This does not happen frequently, but for a diver to experience it once is already one time too many. If it happens when you are deep, when you are carrying a single cylinder with a single valve and when you are far away from other divers, your only option is to ascend directly to the surface, as slowly as you can before the air runs out completely.
How long have you got?
As Ben’s experience suggests, a catastrophic air supply failure can empty your cylinder in a very short time. Part of this time will be spent figuring out what has happened, weighing up the possibilities and deciding what course of action to take. At depth, these processes will be delayed by narcosis.
In 2012, the folk at Advanced Diver magazine in the USA ran a few scenarios using a standard set of equipment on a full 12-litre cylinder placed at a depth of 30m. They found that a burst high-pressure hose caused the cylinder to empty in 22 minutes. No problem there—plenty of time to surface safely.
However, they also found that a burst low-pressure hose or a blown burst disc on the cylinder valve emptied the cylinder in under 90 seconds! An uncontrolled free-flowing regulator did not take much longer, causing the cylinder pressure to plummet from 200 bar to zero in just 154 seconds.
Even at 18m, Ben probably would not have had time to reach the surface at a safe ascent rate before his air ran out.
What can you do?
1. Replace all O-rings as soon as you notice bubbles, and replace hoses as soon as you notice significant wear. This is something that technical divers, and particularly rebreather divers, are trained to do but the mainstream sport diving community is notoriously lax. It is not uncommon to see a group of divers patrolling the reef with bubbles spewing out from everywhere: tank valves, high pressure hoses, octopus second stages, even BCD dump valves.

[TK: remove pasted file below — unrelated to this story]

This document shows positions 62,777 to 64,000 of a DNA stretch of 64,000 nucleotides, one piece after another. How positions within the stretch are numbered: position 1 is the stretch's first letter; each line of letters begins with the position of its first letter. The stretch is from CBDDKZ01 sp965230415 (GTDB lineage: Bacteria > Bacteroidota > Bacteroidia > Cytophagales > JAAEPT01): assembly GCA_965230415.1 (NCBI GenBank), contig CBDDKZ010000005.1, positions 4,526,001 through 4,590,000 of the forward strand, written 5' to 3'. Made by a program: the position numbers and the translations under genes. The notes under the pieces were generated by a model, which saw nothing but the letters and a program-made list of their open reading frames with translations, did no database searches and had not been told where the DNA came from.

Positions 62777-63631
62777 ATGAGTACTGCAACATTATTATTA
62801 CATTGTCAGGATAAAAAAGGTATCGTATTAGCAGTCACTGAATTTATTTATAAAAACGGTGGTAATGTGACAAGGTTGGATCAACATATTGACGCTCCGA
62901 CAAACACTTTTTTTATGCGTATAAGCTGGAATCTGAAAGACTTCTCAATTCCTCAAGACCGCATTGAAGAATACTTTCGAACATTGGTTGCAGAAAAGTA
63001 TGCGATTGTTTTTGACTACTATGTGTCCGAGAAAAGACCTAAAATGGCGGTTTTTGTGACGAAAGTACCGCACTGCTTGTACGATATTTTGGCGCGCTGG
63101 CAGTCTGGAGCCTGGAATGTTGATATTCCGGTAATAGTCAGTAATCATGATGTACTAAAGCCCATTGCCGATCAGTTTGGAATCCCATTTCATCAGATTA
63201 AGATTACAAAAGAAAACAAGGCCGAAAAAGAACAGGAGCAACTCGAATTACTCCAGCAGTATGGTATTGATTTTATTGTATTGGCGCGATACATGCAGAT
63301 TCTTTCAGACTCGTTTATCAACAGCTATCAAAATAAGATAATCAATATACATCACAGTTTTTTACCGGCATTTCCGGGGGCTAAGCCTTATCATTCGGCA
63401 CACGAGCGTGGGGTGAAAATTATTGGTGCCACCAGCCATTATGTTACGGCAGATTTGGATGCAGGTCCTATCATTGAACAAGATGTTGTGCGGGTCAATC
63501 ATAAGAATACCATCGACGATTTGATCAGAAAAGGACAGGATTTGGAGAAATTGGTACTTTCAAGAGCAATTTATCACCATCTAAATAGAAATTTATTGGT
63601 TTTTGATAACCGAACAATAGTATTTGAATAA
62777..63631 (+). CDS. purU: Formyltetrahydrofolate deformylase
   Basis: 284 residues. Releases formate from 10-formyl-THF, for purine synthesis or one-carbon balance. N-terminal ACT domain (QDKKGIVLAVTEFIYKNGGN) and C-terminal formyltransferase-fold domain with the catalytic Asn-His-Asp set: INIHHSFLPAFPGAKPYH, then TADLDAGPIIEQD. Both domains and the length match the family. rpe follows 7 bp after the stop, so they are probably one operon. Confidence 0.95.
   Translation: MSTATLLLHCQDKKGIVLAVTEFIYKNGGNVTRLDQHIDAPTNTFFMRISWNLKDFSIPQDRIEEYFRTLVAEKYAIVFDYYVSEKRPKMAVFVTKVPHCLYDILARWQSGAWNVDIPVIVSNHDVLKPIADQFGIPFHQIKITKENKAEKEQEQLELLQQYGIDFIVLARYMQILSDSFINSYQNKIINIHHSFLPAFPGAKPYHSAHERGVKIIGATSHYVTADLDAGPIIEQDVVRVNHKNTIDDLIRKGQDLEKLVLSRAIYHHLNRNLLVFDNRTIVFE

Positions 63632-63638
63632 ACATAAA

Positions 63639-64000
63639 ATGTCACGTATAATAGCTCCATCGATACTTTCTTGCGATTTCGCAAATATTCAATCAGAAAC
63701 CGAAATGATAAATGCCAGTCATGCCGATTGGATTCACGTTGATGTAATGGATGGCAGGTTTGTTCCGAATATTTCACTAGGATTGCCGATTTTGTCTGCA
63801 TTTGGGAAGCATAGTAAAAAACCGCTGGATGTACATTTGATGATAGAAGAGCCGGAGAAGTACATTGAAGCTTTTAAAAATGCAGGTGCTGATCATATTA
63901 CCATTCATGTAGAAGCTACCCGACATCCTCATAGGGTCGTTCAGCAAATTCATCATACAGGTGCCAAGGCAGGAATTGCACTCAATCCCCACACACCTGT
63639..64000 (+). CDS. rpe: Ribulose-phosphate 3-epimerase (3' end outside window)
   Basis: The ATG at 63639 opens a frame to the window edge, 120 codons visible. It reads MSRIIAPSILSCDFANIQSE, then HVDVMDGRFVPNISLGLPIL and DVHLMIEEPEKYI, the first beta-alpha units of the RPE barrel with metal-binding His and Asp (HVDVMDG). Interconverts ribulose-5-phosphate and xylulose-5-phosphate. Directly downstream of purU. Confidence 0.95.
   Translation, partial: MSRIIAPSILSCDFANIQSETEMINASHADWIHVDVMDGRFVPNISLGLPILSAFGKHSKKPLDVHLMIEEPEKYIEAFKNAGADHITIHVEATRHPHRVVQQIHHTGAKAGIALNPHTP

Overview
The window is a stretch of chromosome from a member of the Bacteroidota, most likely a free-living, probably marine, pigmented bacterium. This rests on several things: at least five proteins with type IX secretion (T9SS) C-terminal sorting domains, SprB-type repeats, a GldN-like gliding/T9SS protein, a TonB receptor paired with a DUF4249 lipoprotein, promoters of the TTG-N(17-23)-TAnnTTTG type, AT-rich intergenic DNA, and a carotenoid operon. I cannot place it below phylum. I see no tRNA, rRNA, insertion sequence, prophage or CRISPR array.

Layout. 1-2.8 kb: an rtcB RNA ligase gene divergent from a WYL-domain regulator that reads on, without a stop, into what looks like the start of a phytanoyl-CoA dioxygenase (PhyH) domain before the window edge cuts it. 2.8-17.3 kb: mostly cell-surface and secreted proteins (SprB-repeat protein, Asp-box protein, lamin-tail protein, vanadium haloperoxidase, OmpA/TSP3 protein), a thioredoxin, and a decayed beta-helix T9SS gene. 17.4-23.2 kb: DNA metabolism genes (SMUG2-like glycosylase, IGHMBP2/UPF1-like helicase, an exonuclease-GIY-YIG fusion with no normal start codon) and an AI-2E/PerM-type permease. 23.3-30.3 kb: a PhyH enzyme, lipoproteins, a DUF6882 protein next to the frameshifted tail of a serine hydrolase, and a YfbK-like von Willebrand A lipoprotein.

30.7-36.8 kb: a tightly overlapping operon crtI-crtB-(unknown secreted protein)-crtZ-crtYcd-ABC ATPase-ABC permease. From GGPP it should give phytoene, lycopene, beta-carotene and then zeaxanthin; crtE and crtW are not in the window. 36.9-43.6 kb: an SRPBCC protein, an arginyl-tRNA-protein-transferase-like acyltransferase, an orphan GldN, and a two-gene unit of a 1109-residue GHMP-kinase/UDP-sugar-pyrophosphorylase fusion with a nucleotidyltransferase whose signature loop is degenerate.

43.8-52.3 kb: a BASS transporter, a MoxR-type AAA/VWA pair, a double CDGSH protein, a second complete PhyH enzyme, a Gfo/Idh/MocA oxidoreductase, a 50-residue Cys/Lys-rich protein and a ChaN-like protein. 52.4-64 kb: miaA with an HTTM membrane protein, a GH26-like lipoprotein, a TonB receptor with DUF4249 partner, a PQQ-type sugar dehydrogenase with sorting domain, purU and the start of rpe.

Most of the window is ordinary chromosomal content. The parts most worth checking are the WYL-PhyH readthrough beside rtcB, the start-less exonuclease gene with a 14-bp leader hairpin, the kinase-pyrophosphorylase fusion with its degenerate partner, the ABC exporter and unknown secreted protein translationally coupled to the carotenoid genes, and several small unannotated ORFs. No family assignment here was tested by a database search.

2. For deep dives, even if no decompression stops are planned, consider genuine alternate air source options, such as a pony cylinder, a dual outlet valve, double cylinders or even a Spare Air.
3. Practise rescue scenarios with your regular dive partner(s) and make sure you and they, like Ben’s girlfriend, are properly equipped with a long regulator hose to allow a comfortable, safe ascent.
4. If you regularly dive alone on a single cylinder, practise self-rescue scenarios. One course of action Ben could have taken during the incident was to slip off his BCD, bring it around in front of him and turn off the cylinder valve. Then, as he ascended holding his equipment, he could open the valve slightly to take each breath, then turn it off to conserve air while he exhaled. However, this is a difficult skill. It needs to be practised several times with a dive buddy close at hand—be sure to completely master this before you even think about doing this in an emergency. ■
Simon Pridmore has been part of the scuba diving scene in Asia, Europe and the United States (well, Guam) for the past 20 years or so. His latest book, Scuba Confidential, is available in paperback, audiobook and e-book on Amazon.